One of promoter Rodney Berman’s favourite lines is that it took him 20 years to become “an overnight success.”
It’s a smart assessment because while everyone acknowledges him as Africa’s greatest promoter, few realise that he has worked since the mid-1980s to achieve that success.
The sentiment could just as well be applied to Hekkie Budler, the WBA Super champion and IBO minimumweight title-holder who has reigned supreme for five years and is the jewel in the Golden Gloves crown.
Only now is Budler becoming a part of the public consciousness at large. He has always been the very finest of professionals, but he’s taken a long time to become known beyond the inner core of boxing fans.
Indeed, last week alone he was a special guest on both the Robert Marawa Show and Toks ‘n Tjops. International media houses, among them Ring Magazine, ESPN and the UK’s Boxing Monthly, have also sought him out for interviews in recent months.
More recently, the boxer even cracked one expert’s top 10 pound-for-pound list.
After too long, he is finally earning his due.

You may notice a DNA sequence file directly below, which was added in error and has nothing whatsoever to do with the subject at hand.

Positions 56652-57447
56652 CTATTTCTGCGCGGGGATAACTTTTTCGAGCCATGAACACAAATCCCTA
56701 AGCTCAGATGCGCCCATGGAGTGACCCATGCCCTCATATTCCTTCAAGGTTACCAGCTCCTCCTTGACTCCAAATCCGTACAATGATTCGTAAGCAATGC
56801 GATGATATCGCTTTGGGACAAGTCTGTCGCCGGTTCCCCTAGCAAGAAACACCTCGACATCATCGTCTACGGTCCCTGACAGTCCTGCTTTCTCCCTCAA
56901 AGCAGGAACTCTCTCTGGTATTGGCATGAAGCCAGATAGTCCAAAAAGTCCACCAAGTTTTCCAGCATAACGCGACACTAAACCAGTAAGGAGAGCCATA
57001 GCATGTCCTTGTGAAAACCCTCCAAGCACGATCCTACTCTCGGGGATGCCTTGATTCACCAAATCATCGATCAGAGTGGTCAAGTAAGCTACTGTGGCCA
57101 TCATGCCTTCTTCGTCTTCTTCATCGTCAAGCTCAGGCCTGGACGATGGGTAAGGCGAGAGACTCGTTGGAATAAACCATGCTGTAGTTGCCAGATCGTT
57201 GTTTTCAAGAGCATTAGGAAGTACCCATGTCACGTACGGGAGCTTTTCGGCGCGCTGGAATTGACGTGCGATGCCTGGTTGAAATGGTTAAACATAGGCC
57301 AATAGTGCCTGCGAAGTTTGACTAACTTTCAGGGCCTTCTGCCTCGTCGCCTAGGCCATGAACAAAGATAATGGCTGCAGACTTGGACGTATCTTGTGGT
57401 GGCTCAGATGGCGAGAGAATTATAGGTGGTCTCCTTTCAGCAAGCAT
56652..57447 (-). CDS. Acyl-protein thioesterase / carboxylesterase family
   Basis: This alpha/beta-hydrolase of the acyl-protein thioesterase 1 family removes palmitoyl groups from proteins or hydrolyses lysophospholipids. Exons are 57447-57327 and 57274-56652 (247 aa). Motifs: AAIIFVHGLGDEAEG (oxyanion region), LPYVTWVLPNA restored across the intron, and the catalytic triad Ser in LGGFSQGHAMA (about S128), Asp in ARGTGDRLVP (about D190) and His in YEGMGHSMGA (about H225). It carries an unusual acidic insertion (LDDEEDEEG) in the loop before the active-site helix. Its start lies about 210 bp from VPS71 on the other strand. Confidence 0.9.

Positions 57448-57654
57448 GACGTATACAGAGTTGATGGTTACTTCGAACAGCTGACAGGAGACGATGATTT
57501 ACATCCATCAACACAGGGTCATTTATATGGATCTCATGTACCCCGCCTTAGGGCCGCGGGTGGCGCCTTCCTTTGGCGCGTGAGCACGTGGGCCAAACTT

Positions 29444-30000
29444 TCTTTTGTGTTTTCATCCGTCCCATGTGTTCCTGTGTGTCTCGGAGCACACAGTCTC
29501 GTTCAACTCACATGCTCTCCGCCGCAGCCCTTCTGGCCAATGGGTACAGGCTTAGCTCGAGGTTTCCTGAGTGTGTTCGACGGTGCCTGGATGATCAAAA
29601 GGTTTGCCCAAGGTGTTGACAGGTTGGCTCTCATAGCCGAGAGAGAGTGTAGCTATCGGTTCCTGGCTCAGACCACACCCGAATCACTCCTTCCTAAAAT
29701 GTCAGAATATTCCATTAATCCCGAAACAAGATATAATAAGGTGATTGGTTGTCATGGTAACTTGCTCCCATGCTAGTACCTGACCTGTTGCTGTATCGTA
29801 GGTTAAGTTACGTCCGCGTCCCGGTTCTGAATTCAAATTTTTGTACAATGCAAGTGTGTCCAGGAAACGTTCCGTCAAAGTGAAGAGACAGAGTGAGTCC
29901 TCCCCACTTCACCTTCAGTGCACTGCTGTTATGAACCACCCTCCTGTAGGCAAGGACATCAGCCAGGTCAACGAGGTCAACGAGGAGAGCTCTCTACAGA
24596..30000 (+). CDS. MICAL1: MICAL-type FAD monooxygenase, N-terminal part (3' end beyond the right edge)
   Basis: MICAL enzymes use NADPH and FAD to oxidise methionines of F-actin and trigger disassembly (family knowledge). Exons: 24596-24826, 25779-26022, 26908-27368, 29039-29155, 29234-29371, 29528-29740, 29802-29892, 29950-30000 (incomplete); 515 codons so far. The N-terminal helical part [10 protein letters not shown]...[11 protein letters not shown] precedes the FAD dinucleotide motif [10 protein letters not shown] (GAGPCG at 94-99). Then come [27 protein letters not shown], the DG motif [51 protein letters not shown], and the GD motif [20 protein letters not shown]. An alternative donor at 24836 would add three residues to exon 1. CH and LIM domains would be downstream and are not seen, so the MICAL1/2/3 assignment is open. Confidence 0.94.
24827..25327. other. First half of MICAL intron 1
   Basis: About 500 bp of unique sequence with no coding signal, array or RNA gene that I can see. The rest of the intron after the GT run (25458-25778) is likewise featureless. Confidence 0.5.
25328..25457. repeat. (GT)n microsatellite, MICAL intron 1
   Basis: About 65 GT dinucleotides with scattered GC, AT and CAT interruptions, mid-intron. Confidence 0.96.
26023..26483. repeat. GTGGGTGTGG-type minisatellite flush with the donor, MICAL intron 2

Budler’s success has been a slow-burn tale, made more difficult by fans’ traditional appetite for bigger fighters. Only now, as he approaches his 14th championship fight, are people beginning to realise that his skills transcend boxing’s lowest weight division.
Budler is 12-1 in title fights and his last 10 opponents have brought with them a combined 219-35-4 record into the ring. Since his last defeat to countryman Gideon Buthelezi in 2011, no-one has come remotely close to wresting the championship belts from him.
When Budler is on a roll, he is a compelling fighter to watch. He puts his punches together with a slick ease, he fights for three minutes of every round and he bosses the ring in the manner a champion ought to. He’s able to slip through the gears effortlessly and sets a furious pace that few opponents are able to match.
“His growth has been remarkable,” said Berman. “He was rough and ready in the early years, but he’s tightened up and become the complete fighter. Plus he’s a tremendous human being . . . I have a lot of time for him.”
Budler puts both his belts on the line at Emperors Palace this weekend. His opponent is fast-handed Byron Rojas of Nicaragua, who is ranked 10th by the WBA.
The smart money is on Budler delivering – again.